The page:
Fake Sputnik Capsule – Berlin
Wacky Travel News that’s out of this world – (as is the totally inappropriate commentary that follows.
March 20, 2018 Edition
China banned the letter N from the internet after people used it to attack Xi Jinping’s plan to rule forever
Alexandra Ma,Business Insider
China censored the letter N from its internet for at least a day.
The ban came as China cracked down on online discussion over the Chinese Communist Party’s proposal to scrap presidential term limits.
Abolishing term limits would allow President Xi Jinping to rule indefinitely.
It’s not entirely clear why the government targeted N, but we have a few theories.
China temporarily banned the letter N from being published online after people started using it to criticize a plan which paves the way for Xi Jinping to rule the country indefinitely.
The Chinese Communist Party on Sunday proposed to abolish the two-term term limit for the president and vice-president, sparking an online backlash which it has been trying to control.
Critics flooded Weibo and WeChat — China’s version of Twitter and WhatsApp — to protest the plan, but were swiftly met by the country’s censors.
Various Chinese characters for terms like “emigrate,” “lifelong,” and “I disagree” were banned, alongside … the letter N.
The screenshot underneath shows a user on Sunday attempting to type “N” into Weibo, and receiving an error message that the “content is illegal.”
The other words that appeared to be banned in the screenshot are: “Xi JinP,” “emigrate,” and “indefinite control.”
The letter is used in China to represent unknown numerical values, like the letter X in algebra.
Professor Victor Mair, a China expert at the University of Pennsylvania, said in a Monday blog post it was “probably out of fear on the part of the government that ‘N’ = ‘n terms in office,’ where possibly n > 2.”
CA Yeung, a Perth-based China bogger, also posited that “N = infinity.”
It could also represent “no” in Y/N select items. As Twitter user Kasumi Shen said: “You can’t choose N in a (Y/N) select item as long as you are still living in China.”
Images of Winnie the Pooh were also banned on Chinese social media. Xi critics often mock him by posting images like the one above which imply that he looks like the fictional, honey-loving bear.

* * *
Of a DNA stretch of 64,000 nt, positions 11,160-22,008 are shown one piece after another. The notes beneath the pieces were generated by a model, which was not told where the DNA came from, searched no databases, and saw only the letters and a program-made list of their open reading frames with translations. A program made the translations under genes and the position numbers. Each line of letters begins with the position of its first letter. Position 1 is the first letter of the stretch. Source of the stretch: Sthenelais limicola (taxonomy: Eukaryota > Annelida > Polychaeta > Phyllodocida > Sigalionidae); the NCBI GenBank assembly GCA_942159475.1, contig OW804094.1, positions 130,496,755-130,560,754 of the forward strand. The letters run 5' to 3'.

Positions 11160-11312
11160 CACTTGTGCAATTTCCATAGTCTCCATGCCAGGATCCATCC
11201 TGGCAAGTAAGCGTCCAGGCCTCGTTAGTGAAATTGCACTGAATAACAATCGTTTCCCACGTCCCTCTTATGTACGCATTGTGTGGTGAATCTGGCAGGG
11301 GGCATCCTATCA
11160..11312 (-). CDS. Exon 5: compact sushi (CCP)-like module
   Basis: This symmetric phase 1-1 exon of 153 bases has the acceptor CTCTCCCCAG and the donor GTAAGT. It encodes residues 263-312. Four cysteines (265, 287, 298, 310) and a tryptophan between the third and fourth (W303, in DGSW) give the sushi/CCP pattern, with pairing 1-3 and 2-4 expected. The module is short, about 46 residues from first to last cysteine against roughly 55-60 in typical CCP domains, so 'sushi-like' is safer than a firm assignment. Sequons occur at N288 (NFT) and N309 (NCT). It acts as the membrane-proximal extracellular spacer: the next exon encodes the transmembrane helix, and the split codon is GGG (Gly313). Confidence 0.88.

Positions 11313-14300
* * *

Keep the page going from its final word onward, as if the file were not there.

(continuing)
Chinese state media, for its part, has been trying to play down China’s latest crackdown on internet communication.
In a Tuesday editorial, state-run newspaper the Global Times accused Western critics of “hysteria” over the government’s latest round of censorship.
“The biggest reason for all this is that the rise of China has reached a critical point where some Westerners cannot psychologically bear it any longer. They wish to see misfortune befall the country,” the Global Times said.
WOEFULTOURIST says, “With the successful ‘N’ ban behind them, Chinese communists are looking into banning vowels, as well as sometimes ‘Y’.”
Christians shutter famous Jerusalem church to protest taxes
JERUSALEM (AP) — The leaders of the major Christian sects in Jerusalem closed the Church of the Holy Sepulchre, built on the traditional site of Jesus’ crucifixion and resurrection, for several hours on Sunday to protest an Israeli plan to tax their properties.
The Christian leaders responsible for the site issued a joint statement bemoaning what they called a “systematic campaign of abuse” against them, comparing it to anti-Jewish laws issued in Nazi Germany.
The Christians are angry about the Jerusalem municipality plans to tax their various assets around the city and a potential parliament bill to expropriate land sold by the Greek Orthodox and Roman Catholic churches. The churches, which are major landowners in the holy city, say it violates a long standing status quo.
The Greek Orthodox, Roman Catholic and the Armenian Apostolic leaders said the moves seemed like an attempt to “weaken the Christian presence in Jerusalem.”
The Church of the Holy Sepulchre is a major place of worship in Jerusalem’s Old City. Christians revere it as the site where Jesus was crucified and where his tomb is located, and its closing is highly unusual.
The Jerusalem municipality said it would continue to care for the needs of Jerusalem’s Christians and maintain their full freedom of worship. It said the church, just like other sacred sites in the city, is exempt from municipal property taxes and that will not change.
“However, hotels, halls and businesses cannot be exempt from municipal taxes simply because they are owned by the churches. These are not houses of worship,” it said in a statement. “We will no longer require Jerusalem’s residents to bear the burden of these huge sums.”
Jerusalem is one of the country’s poorest cities, and the tax revenue from the properties is estimated to be tens of millions of dollars.
Separately, parliament is pursuing a bill that will appropriate lands in Israel sold by churches to anonymous buyers since 2010. The bill’s sponsor, lawmaker Rachel Azaria, said these questionable sales have plunged thousands of Jerusalem residents into uncertainty over their living conditions.
She said the bill was aimed to protect apartment owners against property speculators and had “nothing whatsoever” to do with the churches. “We have no intention … to make them feel unwelcome,” she said.
WOEFULTOURIST says, “Guests at the Sepulchre Hotel and Casino Resort were unwilling to comment, or give up their favorite slot machine to take a bathroom break.”